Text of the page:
Considering the overall condition are you concerned at all about the integrity of the tank itself? Sandblasted and repainted is one thing-protects the exterior from further degradation but what about the condition of the interior and it’s press rating vs. being tested?

That would be a significant concern for me on a unit in such condition.
It was for me at first but after some close examination, most of what looks like rust on the tank is staining from the motor mount rusted above the tank. Not to say that the tank isn't rusted. Just that it appears worse than it is. What is rust is just surface, no pitting. Also I found out that this tank is heavy with nothing on it. I wouldn't be surprised if it's at least 3/16"-1/4" wall. Don't know what typically is used for thickness on air tanks but the husky with motors is lighter than this one with nothing on it. I'll have to look into getting it inspected but I'm not that worried.
 

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Not sure but a OXNARD Welding place or other tank re/fill place may hydro test it for you. That is about the only way you can test it. For my Fresh Air Tank it is around $125.00 if I remember right. I have a fire fighter fresh air set up and it has to be tested to be re/filled again when needed. Course it is like 3,000 PSI when filled but they won't touch it unless it is current. You should be able to see by eye if the tank is all rusted more then surface rust looking inside the tank.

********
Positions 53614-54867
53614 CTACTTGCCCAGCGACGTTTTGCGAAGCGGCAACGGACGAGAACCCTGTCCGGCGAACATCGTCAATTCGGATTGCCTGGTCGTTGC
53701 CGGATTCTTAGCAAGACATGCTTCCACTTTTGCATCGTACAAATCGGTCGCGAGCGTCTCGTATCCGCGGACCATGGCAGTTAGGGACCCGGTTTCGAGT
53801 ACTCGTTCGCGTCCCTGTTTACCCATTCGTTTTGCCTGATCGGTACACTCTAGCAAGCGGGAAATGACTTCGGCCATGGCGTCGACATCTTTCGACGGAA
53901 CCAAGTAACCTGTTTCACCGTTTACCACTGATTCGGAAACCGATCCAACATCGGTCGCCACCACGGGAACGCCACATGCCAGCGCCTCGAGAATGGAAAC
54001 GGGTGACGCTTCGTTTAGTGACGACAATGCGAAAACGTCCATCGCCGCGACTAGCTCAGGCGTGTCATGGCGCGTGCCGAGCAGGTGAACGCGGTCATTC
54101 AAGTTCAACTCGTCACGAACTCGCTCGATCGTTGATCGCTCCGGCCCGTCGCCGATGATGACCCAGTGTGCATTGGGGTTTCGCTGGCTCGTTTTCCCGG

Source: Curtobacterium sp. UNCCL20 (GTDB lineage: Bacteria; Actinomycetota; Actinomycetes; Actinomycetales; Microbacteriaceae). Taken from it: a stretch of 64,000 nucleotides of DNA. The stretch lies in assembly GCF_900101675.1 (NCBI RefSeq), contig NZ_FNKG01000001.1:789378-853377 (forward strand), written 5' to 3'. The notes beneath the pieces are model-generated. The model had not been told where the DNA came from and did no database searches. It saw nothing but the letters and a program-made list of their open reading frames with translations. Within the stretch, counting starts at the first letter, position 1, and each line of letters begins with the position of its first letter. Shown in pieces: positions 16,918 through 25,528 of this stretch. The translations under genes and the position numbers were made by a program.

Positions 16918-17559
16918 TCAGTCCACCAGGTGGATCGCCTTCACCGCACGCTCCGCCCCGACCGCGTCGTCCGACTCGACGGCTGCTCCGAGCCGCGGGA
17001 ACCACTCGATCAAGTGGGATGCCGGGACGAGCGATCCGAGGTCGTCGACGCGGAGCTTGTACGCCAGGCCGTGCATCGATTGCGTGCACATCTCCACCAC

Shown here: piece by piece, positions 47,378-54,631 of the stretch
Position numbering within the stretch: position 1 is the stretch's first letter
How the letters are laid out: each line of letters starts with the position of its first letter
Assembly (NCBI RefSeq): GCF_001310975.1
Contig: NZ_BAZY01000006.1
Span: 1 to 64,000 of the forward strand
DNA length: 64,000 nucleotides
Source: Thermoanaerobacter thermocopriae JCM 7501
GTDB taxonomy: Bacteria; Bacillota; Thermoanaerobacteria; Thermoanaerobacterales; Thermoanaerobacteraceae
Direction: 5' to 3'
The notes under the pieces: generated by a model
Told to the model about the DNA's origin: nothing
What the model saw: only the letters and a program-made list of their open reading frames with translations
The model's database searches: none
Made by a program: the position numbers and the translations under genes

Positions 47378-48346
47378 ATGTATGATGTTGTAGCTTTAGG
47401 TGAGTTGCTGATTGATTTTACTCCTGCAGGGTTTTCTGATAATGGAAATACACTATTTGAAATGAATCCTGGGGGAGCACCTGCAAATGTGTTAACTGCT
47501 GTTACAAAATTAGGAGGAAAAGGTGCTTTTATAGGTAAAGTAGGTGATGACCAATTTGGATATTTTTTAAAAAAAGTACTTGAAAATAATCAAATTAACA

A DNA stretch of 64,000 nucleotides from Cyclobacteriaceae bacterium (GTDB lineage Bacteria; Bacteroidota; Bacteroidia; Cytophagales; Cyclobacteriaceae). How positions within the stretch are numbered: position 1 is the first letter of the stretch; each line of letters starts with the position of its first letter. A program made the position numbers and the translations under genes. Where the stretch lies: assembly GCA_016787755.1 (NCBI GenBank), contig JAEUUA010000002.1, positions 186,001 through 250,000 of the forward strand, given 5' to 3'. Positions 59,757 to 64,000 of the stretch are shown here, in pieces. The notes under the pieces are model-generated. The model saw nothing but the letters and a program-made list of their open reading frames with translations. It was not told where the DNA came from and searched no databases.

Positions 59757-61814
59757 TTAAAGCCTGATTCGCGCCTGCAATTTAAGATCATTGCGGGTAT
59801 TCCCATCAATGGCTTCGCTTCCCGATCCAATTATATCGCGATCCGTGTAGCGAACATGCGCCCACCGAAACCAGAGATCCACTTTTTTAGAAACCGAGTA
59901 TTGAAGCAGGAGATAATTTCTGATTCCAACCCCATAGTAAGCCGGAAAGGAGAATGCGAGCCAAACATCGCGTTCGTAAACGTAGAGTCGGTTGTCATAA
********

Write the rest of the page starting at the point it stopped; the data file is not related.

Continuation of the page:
Looks like you can test it yourself with it full of water and no air. That way it does not explode if it fails cause water is non compressible and the air part is outside the tank. Good article on it.https://www.practicalmachinist.com/vb/general-archive/air-compressor-tank-inspection-94599/
 

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Find out who does your cylinder testing nearby. A place that handles gasses can do a hydro test easily. So does any place that does fire extinguisher testing. Both should be very reasonably inexpensive and give you a lot of peace of mind.
 

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We had three IR's where I work that I had had to do maintenance on.
I think two were 20 horse and one we still use in our warehouse is a 10.
The valves on the three of these were circular stainless pcs that are certainly a little better design.
I sold the two larger ones to a local place that buys and sells equipment. We used to use them for backup and storage for our 50 horse rotary screw that provided service for 27 years (Gardner Denver).
I recently installed a new GD 50 horse variable and set up the old rotary to be able to bring into place and plug in for backup if needed.
On the reciprocating machines we had the option of changing the operating parameters to continuous if demand was high. Instead of the machine start and stopping it would keep running and use air pressure to hold the valves open and the machine would just windmill at no load until you reached your target cut in pressure and the valves would be free to allow compression again.

We finally have an air dryer now. I went through hell with nuisance pneumatic problems due to water and rust particles over the years.
 

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More capacity would be good but I don't think I'll need it. I would run out of air with the husky because of the tiny 10 CFM at 90 psi capability. The Ingersoll should give me 20-25 CFM at 125 PSI. Huge difference. Plus I told my financial committee that I could sell the Husky to fix up the Ingersoll. So she overrules me and the frivolous spending GTT members. :lol:
What she doesn't know won't hurt her. :laugh:
 

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Discussion Starter #20
New connecting rod came in. Actually has a bronze bushing. :bigthumb:

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Anyone have a suggestion as to what to use to clean up the internal housing of the pump. I was thinking of just using brake cleaner and several rags.